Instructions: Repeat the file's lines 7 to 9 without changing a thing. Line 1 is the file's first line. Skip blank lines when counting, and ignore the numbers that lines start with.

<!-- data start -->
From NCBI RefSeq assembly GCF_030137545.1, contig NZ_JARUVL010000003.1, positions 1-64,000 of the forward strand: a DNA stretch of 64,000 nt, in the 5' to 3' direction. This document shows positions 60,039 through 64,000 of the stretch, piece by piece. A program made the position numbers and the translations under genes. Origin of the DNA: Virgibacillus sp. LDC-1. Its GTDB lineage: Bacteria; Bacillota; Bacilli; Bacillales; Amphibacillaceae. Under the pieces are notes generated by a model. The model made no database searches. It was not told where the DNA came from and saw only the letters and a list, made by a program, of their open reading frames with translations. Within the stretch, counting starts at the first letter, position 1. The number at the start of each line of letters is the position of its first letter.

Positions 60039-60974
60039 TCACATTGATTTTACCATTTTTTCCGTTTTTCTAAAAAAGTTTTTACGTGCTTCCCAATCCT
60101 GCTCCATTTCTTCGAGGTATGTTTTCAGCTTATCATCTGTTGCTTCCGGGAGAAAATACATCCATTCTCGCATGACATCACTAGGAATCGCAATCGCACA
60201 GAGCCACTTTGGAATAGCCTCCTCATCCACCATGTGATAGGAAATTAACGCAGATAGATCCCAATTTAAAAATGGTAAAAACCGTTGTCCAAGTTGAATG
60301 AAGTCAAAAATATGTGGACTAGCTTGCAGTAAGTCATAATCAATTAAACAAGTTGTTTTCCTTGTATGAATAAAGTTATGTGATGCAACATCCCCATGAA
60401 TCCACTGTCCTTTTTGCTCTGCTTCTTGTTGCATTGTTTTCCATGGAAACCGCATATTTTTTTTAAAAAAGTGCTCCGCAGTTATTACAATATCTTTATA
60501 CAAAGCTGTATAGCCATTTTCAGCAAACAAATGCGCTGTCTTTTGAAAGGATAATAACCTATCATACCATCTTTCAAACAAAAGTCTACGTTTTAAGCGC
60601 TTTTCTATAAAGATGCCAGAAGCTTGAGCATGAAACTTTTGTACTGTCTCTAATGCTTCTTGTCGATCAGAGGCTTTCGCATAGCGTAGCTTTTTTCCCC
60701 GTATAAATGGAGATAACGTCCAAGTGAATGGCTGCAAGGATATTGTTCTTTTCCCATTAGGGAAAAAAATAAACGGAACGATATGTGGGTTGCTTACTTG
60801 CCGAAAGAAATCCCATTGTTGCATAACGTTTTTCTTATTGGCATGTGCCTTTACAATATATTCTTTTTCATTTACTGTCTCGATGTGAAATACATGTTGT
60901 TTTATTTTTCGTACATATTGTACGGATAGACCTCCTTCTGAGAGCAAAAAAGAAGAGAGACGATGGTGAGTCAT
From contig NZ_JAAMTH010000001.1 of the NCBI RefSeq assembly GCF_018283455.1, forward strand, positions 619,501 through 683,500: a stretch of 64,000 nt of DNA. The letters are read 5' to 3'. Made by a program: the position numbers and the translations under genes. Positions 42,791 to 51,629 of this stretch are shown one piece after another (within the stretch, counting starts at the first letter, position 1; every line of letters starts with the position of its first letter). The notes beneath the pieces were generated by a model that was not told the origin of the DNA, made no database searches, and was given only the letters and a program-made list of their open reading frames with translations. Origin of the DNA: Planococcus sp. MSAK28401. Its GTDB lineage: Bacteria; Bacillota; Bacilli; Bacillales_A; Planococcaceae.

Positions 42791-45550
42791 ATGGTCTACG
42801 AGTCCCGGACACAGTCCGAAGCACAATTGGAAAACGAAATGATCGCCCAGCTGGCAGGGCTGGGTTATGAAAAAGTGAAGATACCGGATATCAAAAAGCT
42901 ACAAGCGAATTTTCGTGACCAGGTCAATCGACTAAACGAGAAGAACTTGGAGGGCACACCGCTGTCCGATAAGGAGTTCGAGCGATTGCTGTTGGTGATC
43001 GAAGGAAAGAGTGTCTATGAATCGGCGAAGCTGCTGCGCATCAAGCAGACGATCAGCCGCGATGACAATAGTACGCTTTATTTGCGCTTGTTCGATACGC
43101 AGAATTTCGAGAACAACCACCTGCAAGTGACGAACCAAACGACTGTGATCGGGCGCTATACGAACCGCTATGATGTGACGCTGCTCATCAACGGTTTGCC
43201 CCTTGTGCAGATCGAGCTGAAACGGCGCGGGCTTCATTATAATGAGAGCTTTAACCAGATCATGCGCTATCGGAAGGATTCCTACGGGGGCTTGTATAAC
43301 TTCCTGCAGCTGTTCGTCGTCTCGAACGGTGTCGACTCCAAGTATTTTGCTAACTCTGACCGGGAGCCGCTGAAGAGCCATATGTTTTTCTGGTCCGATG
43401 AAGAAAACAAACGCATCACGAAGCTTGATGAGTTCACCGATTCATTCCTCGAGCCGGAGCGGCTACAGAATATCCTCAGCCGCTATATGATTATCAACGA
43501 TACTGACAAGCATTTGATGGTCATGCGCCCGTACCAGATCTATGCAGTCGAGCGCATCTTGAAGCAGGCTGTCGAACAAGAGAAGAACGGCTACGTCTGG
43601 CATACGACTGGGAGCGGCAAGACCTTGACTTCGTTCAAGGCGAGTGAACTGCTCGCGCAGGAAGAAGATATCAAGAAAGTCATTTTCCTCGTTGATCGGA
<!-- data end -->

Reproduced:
60401 TCCACTGTCCTTTTTGCTCTGCTTCTTGTTGCATTGTTTTCCATGGAAACCGCATATTTTTTTTAAAAAAGTGCTCCGCAGTTATTACAATATCTTTATA
60501 CAAAGCTGTATAGCCATTTTCAGCAAACAAATGCGCTGTCTTTTGAAAGGATAATAACCTATCATACCATCTTTCAAACAAAAGTCTACGTTTTAAGCGC
60601 TTTTCTATAAAGATGCCAGAAGCTTGAGCATGAAACTTTTGTACTGTCTCTAATGCTTCTTGTCGATCAGAGGCTTTCGCATAGCGTAGCTTTTTTCCCC